Ask the Brain is a column where readers can ask me advice about love, life, writing, and, well, just about anything. My massive, all-powerful brain will deign to grant an answer. Either that, or I'll just pull something out of my ass.
Speaking of which, do you have a question for the brain? Ask it here! (Be sure and include the city, state, or country where you're writing from, though that can be obscured if necessary.)
Dear Brain: I'm a teen who's scared to come out that I'm bi. My family is super-religious and strict and heavily involved with church. I told them gay marriage was legal somewhere and they were all "EEWWW THATS SO WRONG." I'm scared they'll sent me to straight camp or something if i tell them? Should I tell them or not? -- Scared Bi Teen
The Brain Responds:
You didn't give your exact age -- if you're a legal adult or not -- but it doesn't matter, since it's clear that your parents still have a lot of power and control over your life.
In your case, the answer to your question is really, really, really easy: Don't come out!
I repeat: Do! Not! Come! Out!
Your family clearly has a lot of prejudice and misconceptions about gay people -- and probably even more about bi folks. So there will come a day when you'll definitely want to come out to them: it will be empowering to you and, more importantly, it will be enlightening to them.
But it probably also be ugly and awkward and messy. Who knows for how long?
But this is why, five or ten years from now when you finally do come out to them, it will be so incredibly important for you to have:
(1) Complete financial security and total control over your life. You will need to be physically safe, so you can't be thrown out on the streets or sent to an ex-gay camp.
To any teenager thinking about coming out, this is a very important thing to consider. It's even more important than making a difference to the world or your own empowerment. Could coming out put you in personal or physical danger? If so, don't do it. Case closed, no arguing.
Five or ten years from now, you'll also have:
(2) Much more psychological support. Being rejected by your family, even if it's only for an hour, a day, or a week, is just about the most difficult thing a person can go through in life. And it sounds to me like there's a very high likelihood that you'll be rejected by your family, at least for a while. If that happens, you'll desperately need the support of your many future GLBT-supportive friends and loved ones who will be able to say to you, "It's not you, it's them." And: "You are fantastic and loved exactly the way you are."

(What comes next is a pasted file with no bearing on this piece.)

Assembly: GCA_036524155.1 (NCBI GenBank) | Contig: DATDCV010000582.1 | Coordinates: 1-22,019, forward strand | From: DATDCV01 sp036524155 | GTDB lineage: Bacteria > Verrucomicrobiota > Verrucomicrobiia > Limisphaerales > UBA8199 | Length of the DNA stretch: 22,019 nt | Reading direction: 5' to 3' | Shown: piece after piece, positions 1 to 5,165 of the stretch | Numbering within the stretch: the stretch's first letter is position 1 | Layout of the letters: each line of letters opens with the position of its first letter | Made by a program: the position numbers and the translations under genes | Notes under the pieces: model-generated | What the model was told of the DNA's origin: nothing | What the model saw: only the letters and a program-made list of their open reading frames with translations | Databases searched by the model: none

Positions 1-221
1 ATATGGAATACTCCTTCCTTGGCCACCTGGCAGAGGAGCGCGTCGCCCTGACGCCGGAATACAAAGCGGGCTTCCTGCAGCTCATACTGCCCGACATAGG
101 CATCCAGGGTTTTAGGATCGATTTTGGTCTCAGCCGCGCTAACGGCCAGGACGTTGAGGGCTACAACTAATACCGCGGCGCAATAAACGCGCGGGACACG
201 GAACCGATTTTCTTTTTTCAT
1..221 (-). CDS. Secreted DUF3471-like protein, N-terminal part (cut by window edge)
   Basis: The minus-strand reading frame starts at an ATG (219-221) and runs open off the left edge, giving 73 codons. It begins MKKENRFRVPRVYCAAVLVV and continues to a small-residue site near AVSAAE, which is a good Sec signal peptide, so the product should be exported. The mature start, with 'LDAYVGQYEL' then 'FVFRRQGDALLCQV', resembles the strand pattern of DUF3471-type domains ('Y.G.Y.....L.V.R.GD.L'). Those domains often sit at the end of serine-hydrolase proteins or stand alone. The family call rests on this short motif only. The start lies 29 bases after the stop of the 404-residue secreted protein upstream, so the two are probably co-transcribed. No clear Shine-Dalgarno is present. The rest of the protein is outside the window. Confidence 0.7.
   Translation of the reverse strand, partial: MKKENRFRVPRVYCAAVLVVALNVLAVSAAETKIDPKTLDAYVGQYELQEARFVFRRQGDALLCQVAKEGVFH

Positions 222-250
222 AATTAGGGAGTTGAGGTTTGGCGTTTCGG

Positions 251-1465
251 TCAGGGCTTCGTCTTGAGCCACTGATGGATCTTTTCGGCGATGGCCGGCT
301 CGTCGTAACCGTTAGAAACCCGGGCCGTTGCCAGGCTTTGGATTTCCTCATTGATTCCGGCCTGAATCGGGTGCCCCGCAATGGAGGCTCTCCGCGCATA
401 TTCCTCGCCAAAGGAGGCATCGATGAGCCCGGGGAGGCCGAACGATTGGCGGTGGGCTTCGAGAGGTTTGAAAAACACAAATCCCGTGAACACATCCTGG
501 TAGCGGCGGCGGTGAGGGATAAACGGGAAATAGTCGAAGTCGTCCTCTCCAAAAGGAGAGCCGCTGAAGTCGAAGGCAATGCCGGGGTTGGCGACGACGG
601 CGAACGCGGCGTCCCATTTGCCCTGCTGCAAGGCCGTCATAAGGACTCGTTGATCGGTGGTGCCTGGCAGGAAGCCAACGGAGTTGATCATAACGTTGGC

It's really important for everyone to come out eventually -- especially bi folks, who (for important reasons) are less likely to be open about who they are, but who, as a result, live in a world of more misinformation. (It's a vicious cycle).
But Scared Bi Teen, the key word here is "eventually." There is no rush to come out, no deadline.
You'll know when the time is right. But I can tell you strongly, clearly, and unequivocally, this is not yet it.
Dear Brain: I have a writing question for you: do you have any tips on how to handle 'tokenism' in YA? Many of the characters in my book are minorities, and I want to know if you have any characterization tips on how I can avoid having them coming across as tokens. -- Virginia
The Brain Responds:
It's an excellent question, and in fact, I just wrote a blog post about something similar to this -- stereotypes -- that might be helpful for you to read.
Everyone calls for more "diversity" -- racial and otherwise -- in books and movies. And yet everyone is also critical of "tokenism." What's the difference?
To some degree, this is subjective. Someone's "diversity" is someone else's "tokenism."
I think it's a question of intent. If you're writing a story about a character who happens to be white, and you're making an effort to include other well-rounded, non-stereotypical non-white characters, I think that's usually clear and good for all involved.
But it's worth asking: are your non-white characters involved in the heart of the action? Even supporting characters can play pivotal roles in a story -- or they can just be window-dressing. And if you're non-white characters are both non-essential and stereotypical, that is telling you something about your own intent -- and your commitment to the cause of diversity.
Take the recent phenomenon that almost every single police chief on TV (along with many mayors and judges) is now black. On the surface, these seem like powerful characters: after all, they're mayors and judges and police chiefs, right?
But leading characters on TV are rarely mayors, judges, and police chiefs. On the contrary, these are usually the stuffy, by-the-numbers characters that the rookie, but plucky, eager-to-prove-herself lead character goes up against ... in one or two scenes per episode. Either that or these black police chiefs are simply part of the backdrop, with no essential dramatic role at all.
This is where the criticism of "tokenism" comes in. Racial and sexual minorities have made clear and undisputed case that they've long been unfairly censored from TV and movies.
So how has Hollywood responded to this withering and totally accurate criticism?
With tokenism. By pretending to give audiences "powerful" minority characters, but not really.
Clearly, this is better than the alternative. But it grates nonetheless, because it seems so half-assed and insincere. "Yes, yes, we gave you a black character -- are you still complaining?"
Minorities want minority characters that are more than just background characters; they want well-rounded, active, main characters. You'd think this would've gone without saying.
But no. Tokenism is alive and well.
I suspect this is not what you're doing in your books. But it's still worth asking yourself: "Are the most active, well-rounded, and interesting characters in my books always white?" If so, you might have a problem.